Speaking at a lunch in aid of Headway, a brain injury charity, a tearful Diana said: ‘Life and circumstances alter . . . at the end of this year, when I’ve completed my diary of official engagements, I will be reducing the extent of the public life I’ve led so far’.
Meanwhile, a bar called Trader Vic’s in the basement, which opened at the same time as the hotel, was drawing in a louche crowd, fuelled by its renowned Mai Tai cocktail.
A regular was the pyjama-clad Hugh Hefner, founder of the Playboy Club, located some 100 yards up Park Lane.
‘He used to take a table for 20 people,’ said Mr Vennincx. ‘There was him and 19 bunny girls.’
In 1965, the hotel took advantage of the James Bond Goldfinger craze and opened a bar called 007 Night Spot. This was a smart move, made smarter by furnishing it with props brought from Pinewood Studios and employing Harold Sakata, who’d played henchman Oddjob in the movie, as the manager.
‘The only bar 007 would be seen dead in’ was the catchy slogan. And it worked: Diana Rigg, Peter Ustinov, Raquel Welch, Telly Savalas, Charlie Chaplin and Keith Richards, among others, all piled in.
It has been said that Richards came up with the riff for the Rolling Stones’ I Can’t Get No Satisfaction — considered one of the greatest ever — while staying at the Hilton in 1965.
In the late 1960s and early 1970s, the rooftop bar was one of the flashiest of hot spots, with something of a dubious reputation — and not simply on account of the occasional schoolboy pretending to be a pop star.
It was all the fulfilment of a dream that had been long in the making. Property magnate Charles Clore had brokered the deal for Mr Hilton in 1953, and Harold Macmillan’s government waved through the plans six years later. Those plans were radical, not least because it meant the hotel would be nearly as high as St Paul’s Cathedral.
Sir Hugh Casson, who had risen to fame as director of architecture for the Festival of Britain in 1951, was brought in to oversee some of the interior design, causing something of a stir with his space-age stools in the bar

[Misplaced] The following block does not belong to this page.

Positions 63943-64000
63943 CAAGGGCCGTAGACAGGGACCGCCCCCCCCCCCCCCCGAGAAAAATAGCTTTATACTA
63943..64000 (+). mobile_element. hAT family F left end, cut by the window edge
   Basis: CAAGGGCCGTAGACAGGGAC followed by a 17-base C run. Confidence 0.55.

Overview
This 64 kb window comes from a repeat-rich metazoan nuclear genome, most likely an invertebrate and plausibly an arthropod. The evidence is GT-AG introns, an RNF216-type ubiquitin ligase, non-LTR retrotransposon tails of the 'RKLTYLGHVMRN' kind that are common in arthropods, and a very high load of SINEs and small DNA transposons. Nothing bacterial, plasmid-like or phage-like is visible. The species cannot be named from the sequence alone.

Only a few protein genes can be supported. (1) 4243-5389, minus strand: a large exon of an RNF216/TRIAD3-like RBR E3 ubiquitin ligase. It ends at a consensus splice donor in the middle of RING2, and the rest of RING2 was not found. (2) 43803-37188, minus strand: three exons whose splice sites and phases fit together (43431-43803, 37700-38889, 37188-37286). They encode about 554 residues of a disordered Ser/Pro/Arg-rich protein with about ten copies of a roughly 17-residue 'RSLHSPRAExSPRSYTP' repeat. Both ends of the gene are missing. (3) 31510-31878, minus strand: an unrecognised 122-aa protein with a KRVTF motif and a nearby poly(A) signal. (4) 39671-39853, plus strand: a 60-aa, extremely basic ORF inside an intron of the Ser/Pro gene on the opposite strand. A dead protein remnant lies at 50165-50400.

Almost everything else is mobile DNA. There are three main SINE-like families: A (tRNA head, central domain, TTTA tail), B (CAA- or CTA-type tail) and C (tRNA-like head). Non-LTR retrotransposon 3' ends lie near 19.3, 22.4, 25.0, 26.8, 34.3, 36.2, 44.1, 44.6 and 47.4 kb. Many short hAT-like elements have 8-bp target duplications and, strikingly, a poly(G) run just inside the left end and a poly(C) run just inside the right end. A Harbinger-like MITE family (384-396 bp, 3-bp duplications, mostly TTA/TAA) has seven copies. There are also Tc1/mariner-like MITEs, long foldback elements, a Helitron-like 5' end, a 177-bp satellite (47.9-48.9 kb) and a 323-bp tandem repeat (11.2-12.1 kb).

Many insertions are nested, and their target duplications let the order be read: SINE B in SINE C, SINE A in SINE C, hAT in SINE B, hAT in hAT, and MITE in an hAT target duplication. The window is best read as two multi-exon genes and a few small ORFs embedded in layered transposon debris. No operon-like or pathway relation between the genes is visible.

William B. Tabler, who had worked on many other Hiltons, was the architect and he in turn hired Lewis Solomon Kaye, a firm in London which specialised in theatres.
Sir Hugh Casson, who had risen to fame as director of architecture for the Festival of Britain in 1951, was brought in to oversee some of the interior design, causing something of a stir with his space-age stools in the bar.
Once construction was finished, David Piper, the British Museum curator, described the Hilton as ‘not large by American standards, but very American by London standards’.
Today, the hotel attracts a large number of guests from the Middle East and is attached to a casino operated by Metropolitan Gaming. Trader Vic’s closed permanently last year and the 28th floor now features the 10 Degrees Sky Bar and Galvin at Windows restaurant.
‘The redesign harks back to the 1960s and 1970s,’ says Matthew Mullan, the general manager, ‘and the hotel is still a major landmark in the capital’.
But it seems to divide opinion in 2023, just as it did in 1963.
‘The elite of the architectural profession was very snooty about the Park Lane Hilton, describing it as “inept Manhattanism” and a crass interruption to the skyline,’ says design guru Stephen Bayley.
‘Yet this rude newcomer has now settled into comfortable middle-age and is part of everybody’s visual recall of Park Lane. What’s more, it has a racy past and there’s nothing wrong with that’.
We may never know for sure what King Charles thinks about it as he looks up at the building from his garden — but we can only assume that he’s not best pleased.
Source: Read Full Article